I participated in the PRSSA Day-of Competition at two National Assemblies. The first year, I came into the competition not knowing what to expect, and my team didn’t fare too well in front of the judges. The next year, I entered the competition armed with the lessons I learned from the first try. This time, my team won.
Not all members have two chances at Day-of. As members gear up for the annual PRSSA Day-of Competition in Charleston, S.C., I’d like to share some tips I wish I had known during my first competition. These tips can help lead your team to a win, whether in Day-of or a similar public relations competition.
1. Research in advance. Research is the first step for any public relations plan. If you know the competition client in advance, look up information before arriving at the venue. What do they do? Who is their main audience? How do they communicate? Just a few minutes of research can give you a competitive edge. The more research you conduct before competing, the more time you’ll have to create a successful campaign.
2. Get down to business. Day-of Competition contestants have just one hour to create a public relations campaign plan. Many day-of competitions have similar time constraints. Don’t waste all your time brainstorming. Audrey Xiong said getting straight to work helped her team win the Dunkin’ Donuts Challenge at the PRAdvanced Regional Conference. “We immediately came up with a great idea, and everyone contributed to complete the plan,” she said. Find your team members’ strengths, then divide and conquer.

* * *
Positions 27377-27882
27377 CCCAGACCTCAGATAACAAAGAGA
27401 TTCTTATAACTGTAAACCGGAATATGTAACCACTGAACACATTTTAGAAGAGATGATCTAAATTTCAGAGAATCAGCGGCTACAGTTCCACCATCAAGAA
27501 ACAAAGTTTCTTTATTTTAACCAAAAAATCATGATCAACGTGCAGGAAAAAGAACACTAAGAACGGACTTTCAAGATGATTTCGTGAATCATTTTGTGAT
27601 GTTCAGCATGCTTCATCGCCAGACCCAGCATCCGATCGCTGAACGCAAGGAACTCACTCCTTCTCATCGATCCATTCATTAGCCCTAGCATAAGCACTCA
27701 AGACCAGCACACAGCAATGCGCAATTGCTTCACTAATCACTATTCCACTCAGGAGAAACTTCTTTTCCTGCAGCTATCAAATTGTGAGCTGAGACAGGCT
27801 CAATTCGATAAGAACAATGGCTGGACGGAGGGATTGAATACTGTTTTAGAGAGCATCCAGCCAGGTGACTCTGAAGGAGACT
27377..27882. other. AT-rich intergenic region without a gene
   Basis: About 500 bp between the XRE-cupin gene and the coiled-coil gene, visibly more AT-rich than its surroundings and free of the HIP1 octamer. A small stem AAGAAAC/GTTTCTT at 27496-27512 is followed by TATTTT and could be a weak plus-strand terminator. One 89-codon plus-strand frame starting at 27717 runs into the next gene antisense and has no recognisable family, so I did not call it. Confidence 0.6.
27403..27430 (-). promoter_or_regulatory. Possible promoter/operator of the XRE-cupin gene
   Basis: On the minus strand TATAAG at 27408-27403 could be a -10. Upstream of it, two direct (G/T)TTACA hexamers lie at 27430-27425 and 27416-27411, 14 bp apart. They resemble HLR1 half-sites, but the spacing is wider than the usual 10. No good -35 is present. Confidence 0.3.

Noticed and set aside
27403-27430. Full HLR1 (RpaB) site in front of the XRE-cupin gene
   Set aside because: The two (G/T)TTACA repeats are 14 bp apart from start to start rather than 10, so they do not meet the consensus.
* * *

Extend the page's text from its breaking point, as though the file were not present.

3. Know the campaign essentials. Senior team members should have no problem understanding the elements of a successful campaign. However, if you are a freshman or sophomore, you may want to read up on campaign essentials prior to competing. These essentials include objectives, goals, strategies, tactics, media and measurement. Even seniors may forget these essentials under a time constraint, so be sure to make a checklist before you start planning.
4. Connect with your team. Day-of puts you in teams with people you have probably never met. While one hour doesn’t leave much time for team bonding exercises, there are other ways to connect. Previous Day-of team winner Jamie Lawlor recommends that members “go enthusiastically into the competition with an open mind and a positive attitude.” “Having a positive group dynamic will result in more effective collaboration and overall success,” Lawlor said.
5. Present with confidence. As you prepare the campaign proposal, don’t forget to think about how you’ll present the information. Judges will be looking for strong presentation skills in addition to solid content, so teams should finish their planning early enough to allow for a brief rehearsal. Determine the team members who are most comfortable speaking under pressure, and let them take the lead.
Ready to put your public relations skills to the test? Register for this year’s PRSSA Day-of Competition at National Assembly or host a similar competition for your Chapter’s members.
This is a guest post written by PRSSA 2013-2014 Vice President of Member Services Heather Harder. Follow her on Twitter @HeathHarder.